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Builders around the nation are likely to see a spike in proposals to list species as endangered or threatened as a result of a May 10 settlement agreement between the U.S. Fish and Wildlife Service (FWS) and WildEarth Guardians designed to resolve dozens of lawsuits involving Endangered Species Act (ESA) listings.
The goal of the lawsuits, which were consolidated in the U.S. District Court for the District of Columbia, was to accelerate the ESA listing process for hundreds of plants and animals.
Adding more pressure to speed up listings, Fish and Wildlife signed a second settlement agreement on July 12 after the Center for Biological Diversity, a party to the consolidated case and three other pending federal lawsuits, threatened to short-circuit the earlier agreement unless additional species were addressed.
The Service has filed a multi-year work plan to meet the terms of the two settlement agreements. If approved by the court, it would be required to:
- Make final listing decisions — including critical habitat designations — for 251 species currently on the “Candidate” list of species by Sept. 20, 2016 (with milestones set in 2013, 2014 and 2015)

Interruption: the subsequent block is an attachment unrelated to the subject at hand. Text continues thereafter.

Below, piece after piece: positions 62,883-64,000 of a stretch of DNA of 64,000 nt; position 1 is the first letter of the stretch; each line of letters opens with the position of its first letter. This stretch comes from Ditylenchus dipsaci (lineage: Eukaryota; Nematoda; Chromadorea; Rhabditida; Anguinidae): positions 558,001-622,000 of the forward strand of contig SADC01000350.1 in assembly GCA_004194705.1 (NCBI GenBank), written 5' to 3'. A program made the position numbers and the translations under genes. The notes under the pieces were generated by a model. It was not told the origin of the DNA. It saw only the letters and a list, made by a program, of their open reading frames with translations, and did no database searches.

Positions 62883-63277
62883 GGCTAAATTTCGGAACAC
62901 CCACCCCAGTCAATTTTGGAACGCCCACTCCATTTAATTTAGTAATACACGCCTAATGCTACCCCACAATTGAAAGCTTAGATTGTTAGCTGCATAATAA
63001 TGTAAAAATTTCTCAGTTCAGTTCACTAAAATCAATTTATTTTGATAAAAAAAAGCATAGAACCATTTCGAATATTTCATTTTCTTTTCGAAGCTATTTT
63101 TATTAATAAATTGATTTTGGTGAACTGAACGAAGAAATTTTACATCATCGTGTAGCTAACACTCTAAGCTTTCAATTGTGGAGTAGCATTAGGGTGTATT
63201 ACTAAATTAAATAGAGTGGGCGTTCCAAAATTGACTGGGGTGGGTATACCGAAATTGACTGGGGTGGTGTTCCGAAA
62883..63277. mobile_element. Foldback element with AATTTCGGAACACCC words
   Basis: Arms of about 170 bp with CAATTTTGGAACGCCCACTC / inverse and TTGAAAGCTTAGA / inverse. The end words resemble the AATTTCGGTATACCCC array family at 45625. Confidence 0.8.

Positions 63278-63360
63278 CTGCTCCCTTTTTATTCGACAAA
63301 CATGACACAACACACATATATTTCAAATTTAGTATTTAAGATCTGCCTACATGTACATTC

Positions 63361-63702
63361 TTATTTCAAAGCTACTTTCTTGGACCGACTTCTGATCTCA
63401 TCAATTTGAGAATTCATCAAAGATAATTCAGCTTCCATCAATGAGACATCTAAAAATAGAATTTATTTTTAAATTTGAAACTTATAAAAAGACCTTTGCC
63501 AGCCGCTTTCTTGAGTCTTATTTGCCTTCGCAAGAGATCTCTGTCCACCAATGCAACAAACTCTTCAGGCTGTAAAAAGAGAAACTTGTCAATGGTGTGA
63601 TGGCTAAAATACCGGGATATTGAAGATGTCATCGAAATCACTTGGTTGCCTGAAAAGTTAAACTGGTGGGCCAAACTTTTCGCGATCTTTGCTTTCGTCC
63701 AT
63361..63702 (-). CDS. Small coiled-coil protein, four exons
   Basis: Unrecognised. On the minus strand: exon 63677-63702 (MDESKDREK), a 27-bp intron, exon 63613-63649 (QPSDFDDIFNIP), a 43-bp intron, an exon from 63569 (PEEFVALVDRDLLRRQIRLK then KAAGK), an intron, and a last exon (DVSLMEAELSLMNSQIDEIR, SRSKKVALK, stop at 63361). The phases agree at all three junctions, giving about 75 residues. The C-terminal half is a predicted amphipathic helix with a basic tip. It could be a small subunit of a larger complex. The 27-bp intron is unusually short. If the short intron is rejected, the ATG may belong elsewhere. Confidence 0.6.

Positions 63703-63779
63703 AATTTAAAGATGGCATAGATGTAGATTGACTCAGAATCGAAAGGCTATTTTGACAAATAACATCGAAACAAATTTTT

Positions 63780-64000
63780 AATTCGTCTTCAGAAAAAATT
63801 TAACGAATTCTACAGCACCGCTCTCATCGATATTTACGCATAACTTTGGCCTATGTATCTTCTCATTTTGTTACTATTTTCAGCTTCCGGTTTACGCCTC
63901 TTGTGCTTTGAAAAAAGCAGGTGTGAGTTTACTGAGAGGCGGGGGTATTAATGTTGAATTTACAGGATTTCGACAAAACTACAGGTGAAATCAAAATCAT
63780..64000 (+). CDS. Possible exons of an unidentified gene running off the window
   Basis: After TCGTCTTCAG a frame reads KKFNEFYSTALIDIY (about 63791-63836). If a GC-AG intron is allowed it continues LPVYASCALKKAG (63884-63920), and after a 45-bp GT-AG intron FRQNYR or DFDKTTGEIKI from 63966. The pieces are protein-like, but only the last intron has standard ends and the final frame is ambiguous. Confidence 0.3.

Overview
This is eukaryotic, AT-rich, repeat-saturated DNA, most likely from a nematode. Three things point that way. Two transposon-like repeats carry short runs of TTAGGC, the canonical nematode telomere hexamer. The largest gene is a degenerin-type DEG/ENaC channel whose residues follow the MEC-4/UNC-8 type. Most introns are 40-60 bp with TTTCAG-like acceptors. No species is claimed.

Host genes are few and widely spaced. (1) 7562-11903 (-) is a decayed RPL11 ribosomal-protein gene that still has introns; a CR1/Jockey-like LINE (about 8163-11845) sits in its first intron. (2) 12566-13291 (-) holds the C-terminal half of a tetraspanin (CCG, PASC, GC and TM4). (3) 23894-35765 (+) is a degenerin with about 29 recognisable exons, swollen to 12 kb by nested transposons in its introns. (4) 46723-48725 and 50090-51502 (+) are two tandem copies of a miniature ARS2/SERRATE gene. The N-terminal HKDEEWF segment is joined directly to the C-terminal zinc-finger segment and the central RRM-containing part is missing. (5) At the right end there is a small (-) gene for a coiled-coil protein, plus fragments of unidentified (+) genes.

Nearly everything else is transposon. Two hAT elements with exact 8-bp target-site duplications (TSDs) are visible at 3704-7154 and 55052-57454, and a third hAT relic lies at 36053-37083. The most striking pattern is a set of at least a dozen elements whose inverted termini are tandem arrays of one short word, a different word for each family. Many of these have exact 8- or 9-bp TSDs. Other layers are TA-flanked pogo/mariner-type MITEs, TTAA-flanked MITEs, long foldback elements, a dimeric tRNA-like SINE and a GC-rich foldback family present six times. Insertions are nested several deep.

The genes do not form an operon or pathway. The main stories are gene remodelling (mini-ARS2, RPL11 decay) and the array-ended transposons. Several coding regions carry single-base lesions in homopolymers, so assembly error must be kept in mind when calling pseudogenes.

- Make initial petition findings — including critical habitat designations — for more than 700 species by 2017
The agency has not yet provided a blueprint for implementing the plan, which judging from its past performance is ambitious and perhaps not realistically attainable.
Just to meet the terms of the agreement on the 251 species, the FWS will be required to make decisions on at least 42 candidates per year. Historically, it has only listed between 20 to 40 species per year, with many interceding years in which no species were listed.
The agency hopes to complete its work in a less complex, less contentious and more effective manner, suggesting that the majority of the species candidates will be listed as threatened or endangered.
NAHB will continue to alert state home builders associations of upcoming FWS listing determinations in their respective states as well as continue to engage the Service to ensure that the decisions made are scientifically sound.